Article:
Kent Bloomer – The Necessity For Ornament

Lecture date: 2008-10-30

Kent Bloomer proposes that the figuration and syntax of ornament constitute a very particular type of visual ‘language’ in architecture that is distinct from symbol-making, programmatic signage, pictorialising or articulating local space and structure. Yet it may incorporate all of these agendas. By being mediative, malleable, erotic, and ambivalent, ornament is able to engage multiple grounds simultaneously. Its combinational line work addresses both the physical building and the ‘physics’ of the natural world at large. It typically creates space by colonising and magnifying the transitions between things such as wall-ceiling, inside-outside, earth, elevation, and sky. Its timeless and necessary purpose is to fulfil the potential of architectural design in the public domain.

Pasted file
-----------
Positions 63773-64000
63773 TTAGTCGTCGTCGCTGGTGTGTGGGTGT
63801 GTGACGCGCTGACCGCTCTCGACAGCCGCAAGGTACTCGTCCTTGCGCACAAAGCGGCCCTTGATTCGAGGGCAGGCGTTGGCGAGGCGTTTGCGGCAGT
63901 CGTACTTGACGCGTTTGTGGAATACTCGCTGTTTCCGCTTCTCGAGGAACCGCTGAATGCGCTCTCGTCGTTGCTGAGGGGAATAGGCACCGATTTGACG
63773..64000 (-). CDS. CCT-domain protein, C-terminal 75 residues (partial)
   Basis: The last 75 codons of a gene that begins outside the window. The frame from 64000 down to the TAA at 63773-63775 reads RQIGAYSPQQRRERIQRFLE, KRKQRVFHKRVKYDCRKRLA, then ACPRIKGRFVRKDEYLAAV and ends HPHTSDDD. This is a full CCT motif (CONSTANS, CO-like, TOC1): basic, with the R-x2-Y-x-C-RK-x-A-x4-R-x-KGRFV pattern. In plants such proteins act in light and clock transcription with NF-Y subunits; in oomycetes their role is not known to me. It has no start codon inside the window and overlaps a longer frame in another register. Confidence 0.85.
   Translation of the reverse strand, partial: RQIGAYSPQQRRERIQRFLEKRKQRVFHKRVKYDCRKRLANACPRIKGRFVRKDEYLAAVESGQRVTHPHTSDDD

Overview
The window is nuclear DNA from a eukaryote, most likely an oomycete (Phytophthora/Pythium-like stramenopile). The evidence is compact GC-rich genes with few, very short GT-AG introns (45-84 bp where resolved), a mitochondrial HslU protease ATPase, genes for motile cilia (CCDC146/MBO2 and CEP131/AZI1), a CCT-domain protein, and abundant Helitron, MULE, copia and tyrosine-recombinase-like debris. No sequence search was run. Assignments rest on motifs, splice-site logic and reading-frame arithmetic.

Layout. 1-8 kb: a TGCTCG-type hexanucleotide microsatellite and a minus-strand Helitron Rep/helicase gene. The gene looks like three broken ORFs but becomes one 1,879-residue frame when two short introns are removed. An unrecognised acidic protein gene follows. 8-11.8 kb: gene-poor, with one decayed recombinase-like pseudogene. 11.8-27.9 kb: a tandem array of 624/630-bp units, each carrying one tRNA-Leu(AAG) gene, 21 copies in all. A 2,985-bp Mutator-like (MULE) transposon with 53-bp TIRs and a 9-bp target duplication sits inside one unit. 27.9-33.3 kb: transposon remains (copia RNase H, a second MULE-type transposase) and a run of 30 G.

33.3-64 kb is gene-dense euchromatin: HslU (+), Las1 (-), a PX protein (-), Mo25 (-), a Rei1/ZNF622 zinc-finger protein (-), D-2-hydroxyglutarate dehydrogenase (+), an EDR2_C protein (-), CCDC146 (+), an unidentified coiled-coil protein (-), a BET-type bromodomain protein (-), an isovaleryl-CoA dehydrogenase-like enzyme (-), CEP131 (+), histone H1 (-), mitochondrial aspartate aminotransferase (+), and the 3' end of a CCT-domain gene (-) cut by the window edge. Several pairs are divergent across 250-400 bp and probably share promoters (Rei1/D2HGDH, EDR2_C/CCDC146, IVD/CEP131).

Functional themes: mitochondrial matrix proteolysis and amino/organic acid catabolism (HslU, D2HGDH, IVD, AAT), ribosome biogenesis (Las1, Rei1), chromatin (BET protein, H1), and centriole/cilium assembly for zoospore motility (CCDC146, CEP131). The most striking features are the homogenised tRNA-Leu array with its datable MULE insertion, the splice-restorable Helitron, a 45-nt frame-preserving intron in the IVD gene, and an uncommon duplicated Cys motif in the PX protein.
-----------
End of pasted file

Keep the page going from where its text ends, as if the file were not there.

Kent Bloomer is Professor, Yale School of Architecture and Principal, Bloomerstudio, New Haven, Connecticut. Major projects include: luminaires, Central Park, NYC, roof ornament, Chicago Public Library, Endwall trellis, Reagan National Airport, Washington, DC. He is the principal author of Body, Memory, and Architecture, and the author of The Nature of Ornament. He has written and lectured widely on ornament in the US, Ireland, England, Canada, Mexico and Taiwan.

‘Ornament’ Lecture Series co-ordinated by Oliver Domeisen.


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